Skip to main content

Sony XB Bluetooth speakers: should you buy one?

Sony Bluetooth speakers: Should you buy one? What are the best deals?

The market for portable speakers is burgeoning with box-fresh contenders to choose from. And as one of the biggest names in consumer technology, Sony's range of Bluetooth speakers could well be just the ticket.

Whatever your Bluetooth portable listening desires, Sony aims to have them covered within its Extra Bass speaker range. A trusted name in headphones and audio, Sony has a 13-strong Extra Bass (or XB) line-up, with retail prices ranging from the cost of a small round (SRS-XB10 and SRS-XB12) to a slightly more generous round (SRS-XB21) right up to the cost of a long-weekend away (XB501G) meaning there’s bound to be something of potential interest if you’re looking.

Searching for something super-easy to connect? Need a durable speaker that’s easy to carry, waterproof, dustproof – or all three? Is a 24-hour battery paramount? Ideally, you'd probably like a combination of the above. Or maybe you’re just after something that comes in green – because you like green. 

Here's a list of the Sony XB key players, what they can (and can’t) offer, where to find the best deals and, ultimately, advice on whether you should actually buy one.

Sony XB10 and (newer) XB12

The XB10 and its younger sibling, the XB12, represent the smallest and most cheerfully budget-conscious of Sony’s Extra Bass Series. Both are about the same width as a can of Coke, but half the height. 

Both come in various colours, but while the XB10 has an NFC chip that allows one-tap Bluetooth pairing to a music device – relatively unusual for a speaker this price and size – it only has an IPX5 rating. The XB12 loses NFC for fast pairing but gains an IP67 dust/water immersion rating (it's been tested for dust-proofing and can be immersed in water at a depth of 1m for up to 30 minutes and survive) bringing it right up in line with the UE Wonderboom 2 for durability but at a cheaper price point.

The removable plastic ring supplied with the XB10 speaker can double as a stand, so it won’t roll away if you want to angle it towards you at your desk, while the XB12 comes with a fabric strap that can be unbuttoned to loop around things. 

You can pair two like models in stereo, both are charged via microUSB, and both claim a 16-hour battery.

Most crucially, the XB10 is actually a 2017 product and the XB12 is its mid-2019 update. Yes, deals abound for the XB10 online. A quick price-scan reveals that some retailers are charging less than a third of the recommended retail price for one.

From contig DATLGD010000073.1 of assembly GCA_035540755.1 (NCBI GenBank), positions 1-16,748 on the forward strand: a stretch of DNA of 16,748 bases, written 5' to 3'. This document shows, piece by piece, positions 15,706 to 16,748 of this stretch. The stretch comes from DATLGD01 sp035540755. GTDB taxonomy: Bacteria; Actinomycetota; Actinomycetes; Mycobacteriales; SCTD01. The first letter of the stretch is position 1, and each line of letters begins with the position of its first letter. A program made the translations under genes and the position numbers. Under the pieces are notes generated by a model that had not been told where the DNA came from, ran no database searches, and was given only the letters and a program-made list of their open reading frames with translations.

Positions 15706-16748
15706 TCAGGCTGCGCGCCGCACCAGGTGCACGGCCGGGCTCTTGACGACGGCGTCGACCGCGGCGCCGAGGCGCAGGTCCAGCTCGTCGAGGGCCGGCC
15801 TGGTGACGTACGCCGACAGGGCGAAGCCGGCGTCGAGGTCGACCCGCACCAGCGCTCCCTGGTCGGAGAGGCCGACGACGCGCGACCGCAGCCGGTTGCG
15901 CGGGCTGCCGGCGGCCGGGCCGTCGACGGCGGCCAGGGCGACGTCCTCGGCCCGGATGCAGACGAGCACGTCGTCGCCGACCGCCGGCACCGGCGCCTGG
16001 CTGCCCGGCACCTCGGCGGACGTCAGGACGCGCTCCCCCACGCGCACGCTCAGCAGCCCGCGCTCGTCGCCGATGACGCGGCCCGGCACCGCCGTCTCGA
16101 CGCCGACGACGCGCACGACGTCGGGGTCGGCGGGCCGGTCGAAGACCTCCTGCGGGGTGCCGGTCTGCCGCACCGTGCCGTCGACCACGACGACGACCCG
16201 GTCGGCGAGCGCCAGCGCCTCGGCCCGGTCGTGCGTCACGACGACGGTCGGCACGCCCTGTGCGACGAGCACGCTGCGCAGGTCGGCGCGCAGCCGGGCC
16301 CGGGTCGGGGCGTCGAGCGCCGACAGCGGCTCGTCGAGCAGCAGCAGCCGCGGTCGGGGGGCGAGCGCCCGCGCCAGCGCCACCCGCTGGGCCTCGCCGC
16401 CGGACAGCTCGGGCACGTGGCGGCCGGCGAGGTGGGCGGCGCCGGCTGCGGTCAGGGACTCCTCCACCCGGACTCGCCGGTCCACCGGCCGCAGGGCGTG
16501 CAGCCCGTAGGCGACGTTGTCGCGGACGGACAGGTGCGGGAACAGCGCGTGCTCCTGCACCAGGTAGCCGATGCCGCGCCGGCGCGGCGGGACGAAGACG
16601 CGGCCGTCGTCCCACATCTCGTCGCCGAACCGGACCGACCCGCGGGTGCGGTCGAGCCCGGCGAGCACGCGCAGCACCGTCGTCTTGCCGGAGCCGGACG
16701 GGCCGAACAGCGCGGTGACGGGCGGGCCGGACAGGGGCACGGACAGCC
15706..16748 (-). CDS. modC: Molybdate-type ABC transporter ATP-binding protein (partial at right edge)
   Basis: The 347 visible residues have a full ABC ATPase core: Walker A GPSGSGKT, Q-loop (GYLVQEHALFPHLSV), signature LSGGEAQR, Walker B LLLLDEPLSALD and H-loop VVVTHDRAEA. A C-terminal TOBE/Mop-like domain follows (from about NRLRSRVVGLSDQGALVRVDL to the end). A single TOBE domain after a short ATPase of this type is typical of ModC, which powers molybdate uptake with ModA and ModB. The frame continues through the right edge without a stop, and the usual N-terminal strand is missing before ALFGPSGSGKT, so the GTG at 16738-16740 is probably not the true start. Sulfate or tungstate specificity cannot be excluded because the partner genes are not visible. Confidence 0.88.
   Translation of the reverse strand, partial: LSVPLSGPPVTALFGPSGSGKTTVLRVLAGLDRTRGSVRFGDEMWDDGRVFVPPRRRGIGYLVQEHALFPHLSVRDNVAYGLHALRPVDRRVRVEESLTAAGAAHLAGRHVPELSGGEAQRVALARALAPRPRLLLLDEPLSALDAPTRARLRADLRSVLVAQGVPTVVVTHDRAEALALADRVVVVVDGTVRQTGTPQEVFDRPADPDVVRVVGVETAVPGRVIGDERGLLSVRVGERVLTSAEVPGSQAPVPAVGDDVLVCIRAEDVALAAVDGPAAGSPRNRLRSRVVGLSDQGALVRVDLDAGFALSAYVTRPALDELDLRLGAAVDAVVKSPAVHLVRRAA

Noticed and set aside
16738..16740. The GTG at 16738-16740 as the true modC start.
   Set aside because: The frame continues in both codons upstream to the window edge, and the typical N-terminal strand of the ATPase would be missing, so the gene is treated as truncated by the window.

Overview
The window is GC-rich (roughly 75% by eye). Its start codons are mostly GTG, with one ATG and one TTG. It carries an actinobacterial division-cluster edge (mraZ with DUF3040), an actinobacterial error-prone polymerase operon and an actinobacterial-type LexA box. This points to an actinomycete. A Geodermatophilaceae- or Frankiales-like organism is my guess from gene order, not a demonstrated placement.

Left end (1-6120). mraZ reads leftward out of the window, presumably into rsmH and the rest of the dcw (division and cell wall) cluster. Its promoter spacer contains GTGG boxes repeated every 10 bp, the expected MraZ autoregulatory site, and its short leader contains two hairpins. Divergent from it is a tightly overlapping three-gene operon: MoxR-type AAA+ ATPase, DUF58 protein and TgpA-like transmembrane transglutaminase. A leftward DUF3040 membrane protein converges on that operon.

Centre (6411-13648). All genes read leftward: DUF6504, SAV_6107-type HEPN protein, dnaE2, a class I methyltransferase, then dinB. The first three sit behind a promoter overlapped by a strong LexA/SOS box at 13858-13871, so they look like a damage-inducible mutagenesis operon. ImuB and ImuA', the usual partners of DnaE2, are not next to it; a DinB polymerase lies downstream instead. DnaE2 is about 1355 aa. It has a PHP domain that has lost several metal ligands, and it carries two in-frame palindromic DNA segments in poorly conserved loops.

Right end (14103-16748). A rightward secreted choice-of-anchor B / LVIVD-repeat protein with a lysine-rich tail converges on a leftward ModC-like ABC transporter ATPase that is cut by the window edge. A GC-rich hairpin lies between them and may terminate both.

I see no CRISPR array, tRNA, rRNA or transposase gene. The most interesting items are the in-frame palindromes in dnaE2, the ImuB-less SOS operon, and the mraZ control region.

Sony XB10 Bluetooth speaker

Sony XB10

Sony XB12 Bluetooth speaker

Sony XB12 (Image credit: Sony)

Sony XB21, XB31 and XB41 vs XB22, XB32 and XB42

Let’s get this party started! These funky fresh speakers feature Live Sound, a sonic presentation supposedly suited to outdoor gatherings. The XB21, XB31 and XB41 are slightly older versions of the Sony's newer lineup, the XB22, XB32 and XB42.

The XB31/XB32 and XB41/XB42 models also have light-up panels that you can customise in terms of colour and, er, flashiness, via the Sony Fiestable app.

The Party Booster function isn’t everyone’s cup of tea, perhaps, but if grabbing hold of the unit and tapping (or whacking, for a louder response) it on any of its sides to produce 15 different, customisable percussive sounds as the music plays seems like a fun idea, all of the models here offer this feature. 

Obviously, deals abound on the older lineup. 

Sony XB speakers

If we're partying, let's have it large. Our pick here is the XB41. It has dual 58mm drivers and weighs in at 1.5kg. It's also the heaviest of the three models above in terms of light shows and features, with speaker lights that illuminate to the beat of your music, two flashing strobes just outside of those and that colour-change line light. 

It promises to keep going for 24 hours, is water and dustproof and has a built-in grip, to make dropping it on your toe while dancing a rarity. 

Want another great feature? You can actually use the XB41 to charge your phone, thanks to a USB output. 

The XB21, the smallest of the party-happy trio, is small enough to fit in the bottle-holder of your bike, so if pedaling your own mini festival around town is your bag, the XB21 could be the one. 

Another feature of the range is the battery button located underneath the input cover of the speaker. Push it, and a soothing robotic voice will announce the percentage you’re at in terms of juice.